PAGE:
Denis Mulcahy, the founder of Project Children, doesn't use the power of personality or the force of rhetoric to inspire others to join his cause. Denis Mulcahy leads by example. He takes no salary from Project Children and works long hours tending to the big plans and small details of running the organization. Over the past twenty-five years he has quietly masterminded summer vacations in America for more than 14,000 children in Northern Ireland. He has given these children - Protestant and Catholics a much needed break from the grim politics of their own country and an extraordinary chance to play together. He hasn't done it all alone, and he will be the first to tell you. In fact, if you try to praise Denis, he will quickly start praising Project Children host families, area coordinators, fundraising volunteers, and benefactors. Denis considers himself simply one of the many. But Denis is truly the heart and soul of Project Children. He started it in 1975, along with his brother Pat. They had both grown up in County Cork, Ireland, and emigrated to New York, where they joined the New York Police Department. Denis is still with the force; he's a bomb squad detective. Pat retired early because of injury and returned to County Cork.
In 1975, Northern Ireland was a boiling pot of political violence. Armed soldiers, rolling tanks, and surveillance cameras were everywhere, trying to keep the lid on. People were dying and children were growing up scared. Protestant and Catholic familieswere insulating themselves against each other - fleeing integrated neighborhoods in search of segregated enclaves. Denis and Pat were heartsick. They decided to do something to help the children. That summer they brought six kids from Northern Ireland-three Protestants and three Catholics-to Greenwood Lake, NY, where they lived. The idea was twofold. Most importantly they wanted to get the kids away from the violence and the paramilitaries who work double time recruiting kids during school breaks. Denis and Pat also wanted to show the Protestant and Catholic kids that they could live together and actually like each other.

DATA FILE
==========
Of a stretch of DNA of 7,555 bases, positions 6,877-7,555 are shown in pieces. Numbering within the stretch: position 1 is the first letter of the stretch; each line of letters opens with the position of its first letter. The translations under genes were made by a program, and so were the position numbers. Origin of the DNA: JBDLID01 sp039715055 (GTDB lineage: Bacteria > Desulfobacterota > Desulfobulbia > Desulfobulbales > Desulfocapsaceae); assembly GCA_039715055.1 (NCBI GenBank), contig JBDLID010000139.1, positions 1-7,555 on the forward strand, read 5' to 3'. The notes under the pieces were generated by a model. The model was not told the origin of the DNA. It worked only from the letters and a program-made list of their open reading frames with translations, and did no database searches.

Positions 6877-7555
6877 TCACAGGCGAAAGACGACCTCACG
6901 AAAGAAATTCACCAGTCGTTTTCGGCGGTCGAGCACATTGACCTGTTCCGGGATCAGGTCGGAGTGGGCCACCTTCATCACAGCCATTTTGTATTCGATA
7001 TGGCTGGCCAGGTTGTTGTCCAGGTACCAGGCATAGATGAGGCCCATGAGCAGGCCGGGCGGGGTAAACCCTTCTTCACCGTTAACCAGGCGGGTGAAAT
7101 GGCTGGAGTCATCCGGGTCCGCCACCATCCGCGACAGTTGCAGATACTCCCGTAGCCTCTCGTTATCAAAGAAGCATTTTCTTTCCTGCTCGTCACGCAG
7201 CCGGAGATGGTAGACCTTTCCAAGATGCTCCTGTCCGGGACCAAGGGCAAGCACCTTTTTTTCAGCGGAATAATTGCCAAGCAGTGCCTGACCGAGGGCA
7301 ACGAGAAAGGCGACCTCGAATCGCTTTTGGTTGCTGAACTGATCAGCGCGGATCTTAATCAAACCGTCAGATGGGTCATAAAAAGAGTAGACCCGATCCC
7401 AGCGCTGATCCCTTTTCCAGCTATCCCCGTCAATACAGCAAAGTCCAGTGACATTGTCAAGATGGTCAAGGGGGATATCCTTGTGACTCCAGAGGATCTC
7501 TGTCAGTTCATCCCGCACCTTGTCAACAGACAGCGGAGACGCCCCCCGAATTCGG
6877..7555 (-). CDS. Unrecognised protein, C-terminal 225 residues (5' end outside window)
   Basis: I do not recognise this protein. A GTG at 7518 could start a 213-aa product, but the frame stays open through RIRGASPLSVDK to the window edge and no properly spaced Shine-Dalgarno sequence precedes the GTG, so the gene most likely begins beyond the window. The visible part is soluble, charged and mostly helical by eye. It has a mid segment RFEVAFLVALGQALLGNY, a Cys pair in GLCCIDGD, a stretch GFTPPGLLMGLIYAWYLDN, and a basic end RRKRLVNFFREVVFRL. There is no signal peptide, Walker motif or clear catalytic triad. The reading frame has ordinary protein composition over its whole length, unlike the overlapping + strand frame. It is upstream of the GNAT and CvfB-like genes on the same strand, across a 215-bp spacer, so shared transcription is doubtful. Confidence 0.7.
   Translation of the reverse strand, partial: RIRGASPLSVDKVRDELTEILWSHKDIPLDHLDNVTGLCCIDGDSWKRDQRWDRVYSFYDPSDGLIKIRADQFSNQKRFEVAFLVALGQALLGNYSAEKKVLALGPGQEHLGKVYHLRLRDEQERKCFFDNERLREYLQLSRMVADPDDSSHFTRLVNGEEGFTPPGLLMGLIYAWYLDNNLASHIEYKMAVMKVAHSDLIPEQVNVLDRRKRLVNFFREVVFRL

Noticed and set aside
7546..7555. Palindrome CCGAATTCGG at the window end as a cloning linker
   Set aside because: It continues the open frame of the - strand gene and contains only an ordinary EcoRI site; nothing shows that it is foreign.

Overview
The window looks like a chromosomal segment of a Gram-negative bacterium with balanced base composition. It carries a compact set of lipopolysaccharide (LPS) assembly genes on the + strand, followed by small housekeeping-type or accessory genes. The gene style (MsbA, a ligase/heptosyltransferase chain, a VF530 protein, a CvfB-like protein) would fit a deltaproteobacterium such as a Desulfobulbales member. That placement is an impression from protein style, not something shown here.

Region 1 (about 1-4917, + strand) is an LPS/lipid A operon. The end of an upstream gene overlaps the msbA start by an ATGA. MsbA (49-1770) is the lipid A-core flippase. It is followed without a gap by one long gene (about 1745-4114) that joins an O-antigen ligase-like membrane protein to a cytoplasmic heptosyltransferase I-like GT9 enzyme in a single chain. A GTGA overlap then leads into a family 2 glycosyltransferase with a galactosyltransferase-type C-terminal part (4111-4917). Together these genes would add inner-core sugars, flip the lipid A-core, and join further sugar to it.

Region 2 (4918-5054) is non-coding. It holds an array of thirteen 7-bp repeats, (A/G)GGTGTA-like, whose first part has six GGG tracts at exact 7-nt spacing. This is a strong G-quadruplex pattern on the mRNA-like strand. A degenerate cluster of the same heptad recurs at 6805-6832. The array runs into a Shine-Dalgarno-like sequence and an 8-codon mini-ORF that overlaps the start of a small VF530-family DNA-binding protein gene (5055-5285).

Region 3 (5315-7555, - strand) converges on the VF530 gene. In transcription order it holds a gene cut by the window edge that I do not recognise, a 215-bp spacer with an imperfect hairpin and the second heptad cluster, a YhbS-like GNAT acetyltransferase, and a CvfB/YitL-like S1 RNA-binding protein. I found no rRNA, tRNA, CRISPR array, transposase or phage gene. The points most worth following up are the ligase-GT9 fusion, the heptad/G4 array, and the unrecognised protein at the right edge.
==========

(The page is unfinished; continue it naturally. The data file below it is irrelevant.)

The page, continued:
Their plan worked very well. One of the Catholic boys became great friends with one of the Protestants. Years later, when the Catholic boy got married, the Protestant boy was at his side as his best man. Then the Protestant boy got married, and the Catholic boy boy was at his side, returning the favor. Project Children has grown a lot from the initial six kids and the $1600 budget it took to bring them over. Now, each year, Project Children brings over more than 600 kids and places them with host families in more than twenty states. The budget is close to a million dollars. None of it goes to salaries. The headquarters is Denis' home, which is completely overrun with Project Children paraphernalia (papers, freebies for the kids, donations for fundraisers...) and noises (faxes, ringing phones, knocks at the door, meetings...). Luckily, his wife Miriam is equally dedicated to Project Children.
Denis could not have known in 1975 just how strong and how sweeping Project Children's influence would be. Denis has been recognized by President Bill Clinton. He's been nominated for the Nobel Peace Prize-twice. He's been honored at gatherings across America and Northern Ireland. But all that praise doesn't swell Denis' head. He still pitches in wherever he's needed. When a young Belfast girl's luggage was put on the wrong plane in New York, it was Denis who tracked it down in Dublin.
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